UPDATE 8/13/2017: As of August 11, 2017, all modern site pages also contain the PageFooter placeholder.
The original post from July 1, 2017 appears below.
Earlier this month, Microsoft launched the developer preview of SharePoint Framework Extensions. I examined the available page placeholders on modern list and library pages, the modern Site Contents page, and modern site pages in this blog post.
With the rollout of SharePoint communication sites now underway, I thought I would take this opportunity to confirm the available page placeholders on each of the three new communication site designs:
Communication sites are based on the SITEPAGEPUBLISHING#0 template and feature a new responsive modern site page for the site home page. Based on my previous research, it came as no surprise that all three modern communication site page designs contain the PageHeader placeholder but not the PageFooter placeholder.
Below are screenshots of all three communication site designs in Edge and the SharePoint mobile app, reflecting the custom content rendered in the PageHeader placeholder after deploying the SharePoint Framework Hello World Application Customizer Extension.
(8/13/2017) NOTE: All three communication site designs–as well as all modern site pages in general–now also contain the PageFooter placeholder.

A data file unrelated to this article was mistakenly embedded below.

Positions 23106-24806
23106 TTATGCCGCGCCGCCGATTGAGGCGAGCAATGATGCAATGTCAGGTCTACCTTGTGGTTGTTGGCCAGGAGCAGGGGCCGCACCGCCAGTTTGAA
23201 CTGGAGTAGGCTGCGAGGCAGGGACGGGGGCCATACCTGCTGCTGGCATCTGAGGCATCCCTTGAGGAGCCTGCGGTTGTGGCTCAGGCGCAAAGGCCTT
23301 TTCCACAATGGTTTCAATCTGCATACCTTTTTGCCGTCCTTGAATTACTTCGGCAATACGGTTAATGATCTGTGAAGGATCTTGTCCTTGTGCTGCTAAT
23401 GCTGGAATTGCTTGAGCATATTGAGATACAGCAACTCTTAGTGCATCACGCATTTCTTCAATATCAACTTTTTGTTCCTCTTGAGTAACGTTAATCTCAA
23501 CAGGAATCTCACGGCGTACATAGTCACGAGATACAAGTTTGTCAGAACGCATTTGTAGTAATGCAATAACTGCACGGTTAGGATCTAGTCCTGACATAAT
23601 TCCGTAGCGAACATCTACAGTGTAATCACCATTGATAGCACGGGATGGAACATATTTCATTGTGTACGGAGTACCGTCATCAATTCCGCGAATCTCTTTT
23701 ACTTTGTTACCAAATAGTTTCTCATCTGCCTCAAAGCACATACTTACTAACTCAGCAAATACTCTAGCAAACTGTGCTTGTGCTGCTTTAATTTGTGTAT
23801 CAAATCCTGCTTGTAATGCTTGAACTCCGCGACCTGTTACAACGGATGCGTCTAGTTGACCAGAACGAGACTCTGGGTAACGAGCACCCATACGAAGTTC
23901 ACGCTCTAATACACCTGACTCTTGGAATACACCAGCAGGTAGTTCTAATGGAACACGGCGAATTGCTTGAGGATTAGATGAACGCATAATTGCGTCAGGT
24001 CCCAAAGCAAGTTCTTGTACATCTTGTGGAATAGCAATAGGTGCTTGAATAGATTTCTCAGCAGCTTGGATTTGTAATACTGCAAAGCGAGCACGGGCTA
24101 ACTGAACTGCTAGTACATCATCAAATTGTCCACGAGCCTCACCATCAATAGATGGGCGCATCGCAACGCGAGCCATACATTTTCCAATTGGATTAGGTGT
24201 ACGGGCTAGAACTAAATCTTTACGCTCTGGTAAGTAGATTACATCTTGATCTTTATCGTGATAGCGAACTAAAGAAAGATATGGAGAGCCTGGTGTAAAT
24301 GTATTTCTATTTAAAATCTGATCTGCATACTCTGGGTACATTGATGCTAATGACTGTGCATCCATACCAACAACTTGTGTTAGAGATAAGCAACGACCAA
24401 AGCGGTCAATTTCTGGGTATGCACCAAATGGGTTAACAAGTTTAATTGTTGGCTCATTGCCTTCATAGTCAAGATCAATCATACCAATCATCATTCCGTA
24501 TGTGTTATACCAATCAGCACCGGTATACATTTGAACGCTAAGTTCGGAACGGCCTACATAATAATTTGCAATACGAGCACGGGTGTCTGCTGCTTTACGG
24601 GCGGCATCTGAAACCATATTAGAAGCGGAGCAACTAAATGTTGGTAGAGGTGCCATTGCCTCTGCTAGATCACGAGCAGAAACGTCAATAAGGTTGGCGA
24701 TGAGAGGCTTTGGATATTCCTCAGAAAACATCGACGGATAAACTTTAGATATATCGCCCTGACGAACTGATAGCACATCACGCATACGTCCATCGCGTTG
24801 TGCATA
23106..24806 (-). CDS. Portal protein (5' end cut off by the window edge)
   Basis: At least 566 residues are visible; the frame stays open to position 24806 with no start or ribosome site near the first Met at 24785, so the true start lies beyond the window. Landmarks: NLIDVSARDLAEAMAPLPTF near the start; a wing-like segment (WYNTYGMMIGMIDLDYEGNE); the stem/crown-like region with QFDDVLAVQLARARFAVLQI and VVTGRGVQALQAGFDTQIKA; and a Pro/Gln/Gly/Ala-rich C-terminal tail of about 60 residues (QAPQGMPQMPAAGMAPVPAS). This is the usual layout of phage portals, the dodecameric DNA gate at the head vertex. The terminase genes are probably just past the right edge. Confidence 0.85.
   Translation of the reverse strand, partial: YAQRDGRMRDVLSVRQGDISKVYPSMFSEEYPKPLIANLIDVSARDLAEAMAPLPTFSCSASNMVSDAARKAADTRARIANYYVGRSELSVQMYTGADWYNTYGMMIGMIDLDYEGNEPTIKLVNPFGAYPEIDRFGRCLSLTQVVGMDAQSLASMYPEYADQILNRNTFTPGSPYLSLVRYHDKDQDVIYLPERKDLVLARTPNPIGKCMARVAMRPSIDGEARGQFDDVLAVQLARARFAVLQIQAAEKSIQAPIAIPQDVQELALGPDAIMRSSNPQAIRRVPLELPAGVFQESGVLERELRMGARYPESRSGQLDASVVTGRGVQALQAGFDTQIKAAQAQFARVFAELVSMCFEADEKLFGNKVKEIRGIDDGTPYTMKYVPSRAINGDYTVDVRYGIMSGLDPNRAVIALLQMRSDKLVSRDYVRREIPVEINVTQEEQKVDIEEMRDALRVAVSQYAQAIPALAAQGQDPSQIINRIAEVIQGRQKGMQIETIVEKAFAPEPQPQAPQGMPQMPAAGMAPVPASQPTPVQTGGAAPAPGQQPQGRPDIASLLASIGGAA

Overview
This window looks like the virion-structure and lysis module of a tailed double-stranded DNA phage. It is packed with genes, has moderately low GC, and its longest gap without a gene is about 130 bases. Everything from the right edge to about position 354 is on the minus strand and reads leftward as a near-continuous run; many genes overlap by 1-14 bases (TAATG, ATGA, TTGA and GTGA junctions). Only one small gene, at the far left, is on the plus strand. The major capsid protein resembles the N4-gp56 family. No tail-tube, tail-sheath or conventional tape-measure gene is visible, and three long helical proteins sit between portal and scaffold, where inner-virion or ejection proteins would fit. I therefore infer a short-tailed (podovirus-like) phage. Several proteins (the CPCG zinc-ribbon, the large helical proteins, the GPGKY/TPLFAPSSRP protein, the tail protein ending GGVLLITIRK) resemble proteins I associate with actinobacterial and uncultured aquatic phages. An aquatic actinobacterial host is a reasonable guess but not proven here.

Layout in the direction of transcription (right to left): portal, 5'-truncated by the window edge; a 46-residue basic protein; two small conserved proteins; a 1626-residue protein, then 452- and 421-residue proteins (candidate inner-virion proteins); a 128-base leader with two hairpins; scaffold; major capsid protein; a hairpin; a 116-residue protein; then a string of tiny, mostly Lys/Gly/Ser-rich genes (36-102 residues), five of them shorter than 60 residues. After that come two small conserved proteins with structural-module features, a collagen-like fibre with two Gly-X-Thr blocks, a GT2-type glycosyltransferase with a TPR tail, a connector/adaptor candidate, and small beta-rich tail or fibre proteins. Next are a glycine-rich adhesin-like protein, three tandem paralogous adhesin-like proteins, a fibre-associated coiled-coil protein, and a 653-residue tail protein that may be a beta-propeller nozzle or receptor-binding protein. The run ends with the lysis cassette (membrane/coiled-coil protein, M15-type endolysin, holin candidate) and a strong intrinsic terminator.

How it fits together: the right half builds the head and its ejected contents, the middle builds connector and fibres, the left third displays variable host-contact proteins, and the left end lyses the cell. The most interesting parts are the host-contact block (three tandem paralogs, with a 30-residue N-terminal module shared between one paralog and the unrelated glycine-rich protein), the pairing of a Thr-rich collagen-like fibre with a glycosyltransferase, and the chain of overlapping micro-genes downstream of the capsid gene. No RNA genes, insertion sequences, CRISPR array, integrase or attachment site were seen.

What if I also need a custom footer on these modern communication site pages?
I recently implemented a custom header and footer SharePoint Framework Application Customizer Extension that was based on a custom header and footer SharePoint-hosted add-in I developed back in 2015. This particular extension works great on the modern page experiences within my “classic” SharePoint Online site because I am able to leverage the SharePoint-hosted add-in part (on a classic wiki page) that maintains the custom header and footer configuration parameters in the site property bag.
In my next post, I will show you how to create a classic wiki page in a modern communication site (unlike in classic sites, you can’t just go to New > Wiki Page in the Site Pages library) to leverage the SharePoint-hosted add-in part to configure the custom header and footer configuration parameters in the site property bag. My SharePoint Framework Application Customizer Extension will then read these values from the property bag and render the custom header and footer.
As an added bonus, I will also show you the extra step necessary to accomplish this on a modern team site, a so-called “NoScript site” that does not allow custom script to access the site property bag by default.